President Obama’s final stretch in office — filled, as he promised, with “interesting stuff” — has become an extravaganza of “historic” foreign-policy deals, most of them distinguished for making common cause with despotic regimes that are less than friendly toward the United States:
— The embrace of Cuba.
— The Iran nuclear deal.
— The Paris climate agreement.
— And, enshrined just this past Friday as United Nations Security Council Resolution 2254, a grand plan in which, under the United Nations umbrella, the U.S., Russia, Iran and sundry others will all come together to produce peace and democracy by June, 2017, in Syria.
On Friday. Obama congratulated himself for such feats, telling reporters at his end-of-year press conference: “We have shown what is possible when America leads.”
OK, but where is this going? What, precisely, does this brand of leadership make possible?
If we measure success by such UN standards as how many nations have agreed to these deals, Obama can congratulate himself (as he has been doing) on capping his tenure with a bonanza of foreign-policy achievements. Last December, scrapping decades of U.S. policy, he buddied up with Cuban dictator Raul Castro, which got him a historic handshake. This summer, via the long palaver of the P5+1 nuclear talks, he clinched the nuclear deal he had fervently sought with Iran; at U.S. behest this deal was adopted pronto — and unanimously — by the 15-member UN Security Council. On December 12, he got his long-pursued climate deal, the Paris Agreement, passed unanimously by more than 190 states. And in the name of ending the havoc in Syria, last Friday he got a UN Security Council resolution which passed — you guessed it — unanimously, decreeing “free and fair elections” in Syria within the next 18 months.
But what did it take to produce this festival of unanimity? How does an American president arrive at all these deals, in grand concert with the regimes of Cuba, Iran, China, Russia, or, in the climate case, virtually every polity on the planet?
The answer is simple. You trade away U.S. interests at bargain-sale prices. You hold a fire sale on real U.S. global leadership. You squander U.S. credibility and security, offering concessions at such deep discounts that even Vladimir Putin and Ayatollah Khamenei cannot resist. You dismantle the principles and strategies that have long protected America and its allies, and you toss whatever remains into a global bargain bin. Deals for all!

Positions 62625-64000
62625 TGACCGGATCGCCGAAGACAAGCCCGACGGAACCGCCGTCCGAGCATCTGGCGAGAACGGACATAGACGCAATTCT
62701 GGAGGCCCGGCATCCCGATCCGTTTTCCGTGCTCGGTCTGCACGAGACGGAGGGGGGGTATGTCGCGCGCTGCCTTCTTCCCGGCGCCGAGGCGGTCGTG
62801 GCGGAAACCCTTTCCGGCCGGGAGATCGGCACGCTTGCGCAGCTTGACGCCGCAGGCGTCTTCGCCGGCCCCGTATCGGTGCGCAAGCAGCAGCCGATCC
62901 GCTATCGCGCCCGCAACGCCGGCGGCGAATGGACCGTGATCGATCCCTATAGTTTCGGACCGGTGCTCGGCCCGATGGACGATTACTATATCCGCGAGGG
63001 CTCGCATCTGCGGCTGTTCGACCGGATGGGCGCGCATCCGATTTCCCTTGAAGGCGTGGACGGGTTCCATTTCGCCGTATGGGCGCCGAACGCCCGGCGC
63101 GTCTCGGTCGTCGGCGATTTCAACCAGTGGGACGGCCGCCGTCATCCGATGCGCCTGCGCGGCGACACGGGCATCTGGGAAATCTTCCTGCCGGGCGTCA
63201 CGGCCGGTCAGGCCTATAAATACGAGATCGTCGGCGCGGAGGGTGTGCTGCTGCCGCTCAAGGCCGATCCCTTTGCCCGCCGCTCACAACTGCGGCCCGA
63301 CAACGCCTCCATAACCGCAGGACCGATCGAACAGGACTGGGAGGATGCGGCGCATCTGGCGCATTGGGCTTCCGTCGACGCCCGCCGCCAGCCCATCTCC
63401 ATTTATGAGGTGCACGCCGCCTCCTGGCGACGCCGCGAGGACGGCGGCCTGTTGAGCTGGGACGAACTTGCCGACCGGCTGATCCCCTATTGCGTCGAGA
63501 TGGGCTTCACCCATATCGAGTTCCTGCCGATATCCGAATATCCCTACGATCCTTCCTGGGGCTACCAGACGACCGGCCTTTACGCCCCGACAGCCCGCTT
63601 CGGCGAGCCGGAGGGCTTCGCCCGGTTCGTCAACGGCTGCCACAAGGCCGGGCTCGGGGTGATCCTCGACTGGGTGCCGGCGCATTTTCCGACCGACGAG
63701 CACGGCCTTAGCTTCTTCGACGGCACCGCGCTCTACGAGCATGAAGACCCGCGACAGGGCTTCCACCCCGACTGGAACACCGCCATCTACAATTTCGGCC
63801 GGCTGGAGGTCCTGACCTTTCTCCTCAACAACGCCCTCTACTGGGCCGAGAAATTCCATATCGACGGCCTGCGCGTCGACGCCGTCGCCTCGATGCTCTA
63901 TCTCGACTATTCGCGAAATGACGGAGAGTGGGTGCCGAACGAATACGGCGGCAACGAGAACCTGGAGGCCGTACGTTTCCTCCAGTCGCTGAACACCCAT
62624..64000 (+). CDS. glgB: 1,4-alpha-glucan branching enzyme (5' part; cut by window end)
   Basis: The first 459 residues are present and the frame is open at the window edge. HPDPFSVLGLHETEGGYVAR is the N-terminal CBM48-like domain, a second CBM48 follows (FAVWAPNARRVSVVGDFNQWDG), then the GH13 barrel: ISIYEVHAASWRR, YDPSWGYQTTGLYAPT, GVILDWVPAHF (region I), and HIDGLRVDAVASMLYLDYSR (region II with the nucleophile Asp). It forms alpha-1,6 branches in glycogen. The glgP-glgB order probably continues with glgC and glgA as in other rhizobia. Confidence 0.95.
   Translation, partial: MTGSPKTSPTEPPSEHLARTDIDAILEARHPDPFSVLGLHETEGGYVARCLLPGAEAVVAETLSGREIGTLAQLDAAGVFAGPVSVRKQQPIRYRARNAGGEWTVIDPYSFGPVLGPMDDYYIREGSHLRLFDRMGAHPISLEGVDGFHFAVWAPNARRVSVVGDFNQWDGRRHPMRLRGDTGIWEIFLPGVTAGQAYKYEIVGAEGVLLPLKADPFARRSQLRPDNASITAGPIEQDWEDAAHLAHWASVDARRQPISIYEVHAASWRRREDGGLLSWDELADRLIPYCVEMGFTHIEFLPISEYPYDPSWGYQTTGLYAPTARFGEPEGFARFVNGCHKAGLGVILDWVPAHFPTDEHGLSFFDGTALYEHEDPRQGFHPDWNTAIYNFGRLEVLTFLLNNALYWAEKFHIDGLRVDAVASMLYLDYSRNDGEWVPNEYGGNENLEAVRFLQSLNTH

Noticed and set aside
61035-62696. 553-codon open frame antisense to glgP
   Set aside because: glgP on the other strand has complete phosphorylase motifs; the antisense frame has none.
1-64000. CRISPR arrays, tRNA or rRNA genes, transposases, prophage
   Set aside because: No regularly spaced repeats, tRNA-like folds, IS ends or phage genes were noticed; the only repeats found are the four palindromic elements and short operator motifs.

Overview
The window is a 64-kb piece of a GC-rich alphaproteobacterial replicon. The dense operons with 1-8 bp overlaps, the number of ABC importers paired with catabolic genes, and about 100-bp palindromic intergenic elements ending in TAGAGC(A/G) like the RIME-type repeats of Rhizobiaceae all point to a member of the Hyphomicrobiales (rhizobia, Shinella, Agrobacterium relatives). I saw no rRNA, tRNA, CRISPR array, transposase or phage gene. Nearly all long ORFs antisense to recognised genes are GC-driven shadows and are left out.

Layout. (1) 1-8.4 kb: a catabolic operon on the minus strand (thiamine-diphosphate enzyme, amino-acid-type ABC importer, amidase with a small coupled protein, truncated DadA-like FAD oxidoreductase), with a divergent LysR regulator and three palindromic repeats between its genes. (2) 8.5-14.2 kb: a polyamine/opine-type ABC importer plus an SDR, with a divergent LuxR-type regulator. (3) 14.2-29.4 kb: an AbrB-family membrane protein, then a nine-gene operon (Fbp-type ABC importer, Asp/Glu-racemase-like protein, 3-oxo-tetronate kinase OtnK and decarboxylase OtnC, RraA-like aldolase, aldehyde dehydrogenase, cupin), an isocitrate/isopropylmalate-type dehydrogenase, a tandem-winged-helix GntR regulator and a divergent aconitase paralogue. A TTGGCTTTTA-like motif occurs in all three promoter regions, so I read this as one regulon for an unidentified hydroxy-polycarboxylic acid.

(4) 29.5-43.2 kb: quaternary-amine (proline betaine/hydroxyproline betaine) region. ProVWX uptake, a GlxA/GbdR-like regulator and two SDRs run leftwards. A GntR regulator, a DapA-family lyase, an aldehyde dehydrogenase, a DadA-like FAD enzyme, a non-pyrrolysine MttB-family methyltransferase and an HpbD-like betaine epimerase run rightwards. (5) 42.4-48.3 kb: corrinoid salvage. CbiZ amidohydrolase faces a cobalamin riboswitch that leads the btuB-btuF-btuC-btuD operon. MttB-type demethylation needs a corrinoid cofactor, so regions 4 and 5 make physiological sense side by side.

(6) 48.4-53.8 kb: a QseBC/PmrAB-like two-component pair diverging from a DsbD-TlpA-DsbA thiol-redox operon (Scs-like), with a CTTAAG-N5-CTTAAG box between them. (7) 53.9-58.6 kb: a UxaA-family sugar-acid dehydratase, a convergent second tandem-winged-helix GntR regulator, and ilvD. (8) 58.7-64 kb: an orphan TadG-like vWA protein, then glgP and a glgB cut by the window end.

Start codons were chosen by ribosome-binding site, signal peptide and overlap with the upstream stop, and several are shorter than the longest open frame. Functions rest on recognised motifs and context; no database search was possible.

In these deals you either impose no serious conditions, or you demand no real compliance with those you impose. You sweeten the pot with diplomatic concessions and with money — in some cases, lots of money. You gloss over dangerous realities. You ignore transgressions. You promise truckloads of pie-in-the-sky — leaving it to your successor to cope with the grim or even catastrophic realities that are compounding with no remedy in sight.
In sum, on the way out of the White House, you hold a fire sale, cashing in whatever remains of U.S. credibility and might for a farewell binge of international agreements. And as hostile regimes queue to get a piece of this action, you publicly celebrate the accomplishment of bringing the world together “as one.”
The Cuba deal has done nothing to reform the Castro regime, which carries on crushing its own people and hobnobbing right off America’s shores with the likes of Russia and North Korea. The Iran nuclear deal leaves Iran richer and freer to continue pursuing the bomb — a gift that Iran has recently celebrated by conducting two sanctions-violating ballistic missile tests, with no penalty, and for no evident purpose except to develop nuclear missiles.
The climate deal is non-binding, ergo a free ride for countries that choose to ignore it. Except that Obama, with his pen, phone and the regulation-emitting Environmental Protection Agency, is seeking to make it effectively binding at home, entailing massive costs and yet more regulations for Americans. (Let’s set aside for the moment the conspicuous question of whether a scheme for global central planning to mitigate “climate change” makes about as much sense as the Salem Witch Trials). And the UN resolution on Syria is, as a Wall Street Journal editorial accurately describes it, both a gift to Russia’s President Vladimir Putin, and “another triumph of wishes over facts.”
Real American leadership does not consist of discounting America’s interests so deeply that a deal can be struck with almost anyone, on almost anything. But that’s the tenor of U.S. foreign policy right now. And this fire sale may be far from over. What’s next? To unanimous applause from Moscow, Beijing and Tehran, the giveaway of Guantanamo Bay to Cuba? Another “historic” nuclear deal with North Korea? When it comes to international agreements, unanimity is not always good. More is not necessarily better.